It’s 3 a.m. Somewhere
3 a.m. is by far the loneliest hour. Ask any new (or new-ish) mom, and I guarantee she’ll agree. It’s when the night is at its darkest and the morning still feels so far away — and no matter what logic might suggest, you are convinced that you and your baby are the only two people in the world who are still awake.
In early motherhood, feelings of loneliness and isolation are common, no matter the time of day. In the weeks after my first child, a little girl, was born, I grew more and more disconnected from the outside world. The revolving door of visitors became fewer and fewer as everyone returned to their previously scheduled lives and I rarely managed to get out of the house on any given day. Those long, foggy nights made for even longer, foggier days… most of which I spent at home alone with a new, beautiful little girl who I couldn’t seem to make happy.
Learning to navigate this new life together as mother and daughter proved far more complicated than I had imagined. My little girl was what people call a “fussy baby,” which meant that no matter what I did, I couldn’t seem to keep her content. My own mother reminded me that I, too, was a fussy baby, which might explain why I am now a “fussy adult.” (Her words, not mine.)
My daughter's discomfort always seemed to peak at 3 a.m. Our carpet became worn from the pacing as she squirmed and wiggled and cried because of lactose intolerance that I didn’t have the mental clarity to identify. Looking back, I don’t know how I couldn’t see that something was truly bothering her; in my mind, I figured it was just my inability to comfort her. I was blowing it — and my daughter deserved better.
For a new mom, 3 a.m. isn’t just a time of day. It becomes a state of mind.
It’s where weeks blur together, and minutes seem to last for hours. It’s where you doubt every decision you’ve ever made, and wonder why it is that you’re struggling so much in this new role, in this new identity. It’s where you wonder why other women seem to have an easier time — and begin to believe there’s something wrong with you. It’s a place where you discover an unfathomable love for this little human who is sobbing in your arms, out of hunger, or gas, or yet another dirty diaper. It’s where you fumble around in the dark to undress, to change, to swaddle and re-swaddle, because turning on a light would only make them cry harder. It’s a place where you begin, if ever so briefly, to fantasize about the life you had before the baby arrived, only to be followed immediately by immense guilt for allowing that thought to even cross your mind. It’s where you cry. It’s where you sacrifice your own sanity in order to be the mama your baby deserves.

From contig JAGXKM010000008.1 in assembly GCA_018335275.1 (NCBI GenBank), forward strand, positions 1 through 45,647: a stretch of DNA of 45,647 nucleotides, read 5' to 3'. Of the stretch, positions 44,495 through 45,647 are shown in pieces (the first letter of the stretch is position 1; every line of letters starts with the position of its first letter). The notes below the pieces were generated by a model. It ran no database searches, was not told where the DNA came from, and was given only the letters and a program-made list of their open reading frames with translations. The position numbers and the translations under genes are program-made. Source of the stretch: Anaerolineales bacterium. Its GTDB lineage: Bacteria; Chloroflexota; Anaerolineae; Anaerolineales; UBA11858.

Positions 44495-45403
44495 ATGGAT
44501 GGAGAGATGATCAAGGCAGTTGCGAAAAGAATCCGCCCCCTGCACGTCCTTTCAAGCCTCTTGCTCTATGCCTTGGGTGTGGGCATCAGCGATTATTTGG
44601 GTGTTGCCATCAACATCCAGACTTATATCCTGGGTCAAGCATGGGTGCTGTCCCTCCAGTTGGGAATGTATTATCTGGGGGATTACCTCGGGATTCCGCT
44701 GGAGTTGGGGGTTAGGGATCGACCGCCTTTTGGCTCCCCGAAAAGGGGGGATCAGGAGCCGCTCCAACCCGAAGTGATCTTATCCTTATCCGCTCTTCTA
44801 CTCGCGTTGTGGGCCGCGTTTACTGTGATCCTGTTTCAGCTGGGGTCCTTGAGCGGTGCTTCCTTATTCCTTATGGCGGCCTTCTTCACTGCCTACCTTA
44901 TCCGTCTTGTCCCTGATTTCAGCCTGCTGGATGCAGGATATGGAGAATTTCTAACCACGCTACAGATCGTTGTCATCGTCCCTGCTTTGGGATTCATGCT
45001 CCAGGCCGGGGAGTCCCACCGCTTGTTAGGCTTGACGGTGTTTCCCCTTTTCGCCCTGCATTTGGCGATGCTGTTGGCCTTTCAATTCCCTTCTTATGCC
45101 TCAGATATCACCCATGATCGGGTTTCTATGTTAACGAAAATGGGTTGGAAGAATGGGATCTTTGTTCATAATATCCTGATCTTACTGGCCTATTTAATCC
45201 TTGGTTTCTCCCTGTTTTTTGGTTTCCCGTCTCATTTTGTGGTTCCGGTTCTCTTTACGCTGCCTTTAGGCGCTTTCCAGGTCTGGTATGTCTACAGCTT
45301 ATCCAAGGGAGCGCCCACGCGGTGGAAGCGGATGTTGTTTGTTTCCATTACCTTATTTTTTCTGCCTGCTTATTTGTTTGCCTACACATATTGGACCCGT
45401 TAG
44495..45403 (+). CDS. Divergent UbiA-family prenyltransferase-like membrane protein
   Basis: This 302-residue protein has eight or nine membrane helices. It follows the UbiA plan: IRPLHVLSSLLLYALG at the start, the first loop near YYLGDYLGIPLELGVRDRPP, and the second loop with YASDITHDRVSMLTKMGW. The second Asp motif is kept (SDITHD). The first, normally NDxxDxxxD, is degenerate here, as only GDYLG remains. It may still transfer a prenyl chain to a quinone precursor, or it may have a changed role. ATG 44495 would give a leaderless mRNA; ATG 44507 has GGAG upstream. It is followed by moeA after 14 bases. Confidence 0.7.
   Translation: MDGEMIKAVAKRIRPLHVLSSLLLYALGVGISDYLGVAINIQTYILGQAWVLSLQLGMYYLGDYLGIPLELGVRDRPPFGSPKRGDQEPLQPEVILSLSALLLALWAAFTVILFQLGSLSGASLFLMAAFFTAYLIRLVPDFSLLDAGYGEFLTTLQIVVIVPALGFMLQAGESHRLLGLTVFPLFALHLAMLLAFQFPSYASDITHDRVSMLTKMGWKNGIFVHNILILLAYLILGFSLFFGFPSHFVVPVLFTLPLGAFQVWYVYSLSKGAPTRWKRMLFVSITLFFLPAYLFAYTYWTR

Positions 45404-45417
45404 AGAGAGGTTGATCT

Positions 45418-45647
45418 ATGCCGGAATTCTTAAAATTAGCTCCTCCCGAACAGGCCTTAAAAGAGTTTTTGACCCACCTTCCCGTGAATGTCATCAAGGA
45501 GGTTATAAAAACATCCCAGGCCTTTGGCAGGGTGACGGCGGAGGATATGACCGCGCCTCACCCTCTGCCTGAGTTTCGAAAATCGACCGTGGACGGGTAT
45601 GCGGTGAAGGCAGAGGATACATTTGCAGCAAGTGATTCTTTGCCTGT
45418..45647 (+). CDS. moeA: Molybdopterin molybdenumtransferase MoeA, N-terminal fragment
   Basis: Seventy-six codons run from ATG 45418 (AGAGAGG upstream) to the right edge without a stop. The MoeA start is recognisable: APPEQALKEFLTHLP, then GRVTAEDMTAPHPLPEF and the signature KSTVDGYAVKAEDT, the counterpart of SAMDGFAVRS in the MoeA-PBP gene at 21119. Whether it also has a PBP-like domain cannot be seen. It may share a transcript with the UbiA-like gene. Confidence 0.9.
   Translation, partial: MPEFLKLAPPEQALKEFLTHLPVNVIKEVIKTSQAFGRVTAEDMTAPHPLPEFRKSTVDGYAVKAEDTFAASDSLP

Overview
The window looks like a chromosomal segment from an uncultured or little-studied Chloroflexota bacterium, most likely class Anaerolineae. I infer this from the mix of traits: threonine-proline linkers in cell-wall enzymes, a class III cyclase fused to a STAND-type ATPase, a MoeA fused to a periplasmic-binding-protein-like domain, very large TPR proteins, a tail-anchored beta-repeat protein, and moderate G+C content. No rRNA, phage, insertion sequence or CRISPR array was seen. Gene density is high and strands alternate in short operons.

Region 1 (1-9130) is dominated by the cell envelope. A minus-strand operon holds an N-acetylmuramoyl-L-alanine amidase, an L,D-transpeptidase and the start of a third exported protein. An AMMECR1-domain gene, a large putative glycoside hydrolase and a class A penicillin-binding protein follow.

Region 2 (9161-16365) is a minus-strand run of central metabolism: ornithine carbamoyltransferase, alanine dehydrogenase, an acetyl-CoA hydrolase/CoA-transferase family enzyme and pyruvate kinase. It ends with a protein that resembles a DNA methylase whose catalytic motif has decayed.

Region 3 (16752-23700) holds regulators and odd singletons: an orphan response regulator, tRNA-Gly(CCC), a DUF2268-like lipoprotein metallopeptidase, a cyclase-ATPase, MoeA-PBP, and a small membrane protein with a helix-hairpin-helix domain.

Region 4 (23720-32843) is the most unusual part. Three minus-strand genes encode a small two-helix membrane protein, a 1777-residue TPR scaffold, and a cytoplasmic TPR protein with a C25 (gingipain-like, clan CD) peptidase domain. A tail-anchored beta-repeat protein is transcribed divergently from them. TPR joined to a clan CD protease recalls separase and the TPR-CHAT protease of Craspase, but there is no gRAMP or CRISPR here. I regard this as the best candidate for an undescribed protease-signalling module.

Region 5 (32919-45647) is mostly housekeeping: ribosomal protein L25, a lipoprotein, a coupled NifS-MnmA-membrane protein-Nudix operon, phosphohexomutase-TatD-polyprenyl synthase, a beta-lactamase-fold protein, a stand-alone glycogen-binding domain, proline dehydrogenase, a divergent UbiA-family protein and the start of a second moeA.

The darkness of 3 a.m. threatened to consume me, and it was in that hour that I, like so many moms before, found myself with a decision to make. I could either continue to doubt, berate, and punish myself for buckling under this incredible responsibility… or I could choose love.
Being a good mom meant being good to myself. It meant giving myself the credit for showing up, for trying my hardest and for sacrificing so much for this small person. I needed to remember that she was more a part of me than anything else in this world, and that in order to best love her, I needed to love myself.
As moms, it’s so easy to question every decision, but finding confidence where I could was essential. For our family, we recognized the importance of having products we could rely on, and deciding to use Pampers saved us from a lot of unnecessary stress during an already stressful time. I knew when my baby had a dirty diaper because the yellow line would turn blue. I knew a wet diaper wouldn’t wake her up because Pampers has an absorb-away liner. There’s a lot to question at 3 a.m., but my decision to put my child in Pampers wasn't something that I thought twice about.
So, while the world slept, I fought and battled and earned the most incredible title I’d ever be given: mom. Motherhood is an amazing blessing; it is a gift that is complex, messy, and hard-fought. It was in those lonely hours that I learned what it meant to truly be a mother. What my baby needed most at 3 a.m. was me… no matter how imperfect, how un-showered, or how overtired. None of that mattered to her, because what she needed most was my love, my touch, and my presence. And I’d give it to her, at 3 a.m. and every hour, every day for the rest of my life.
This post is sponsored by Pampers.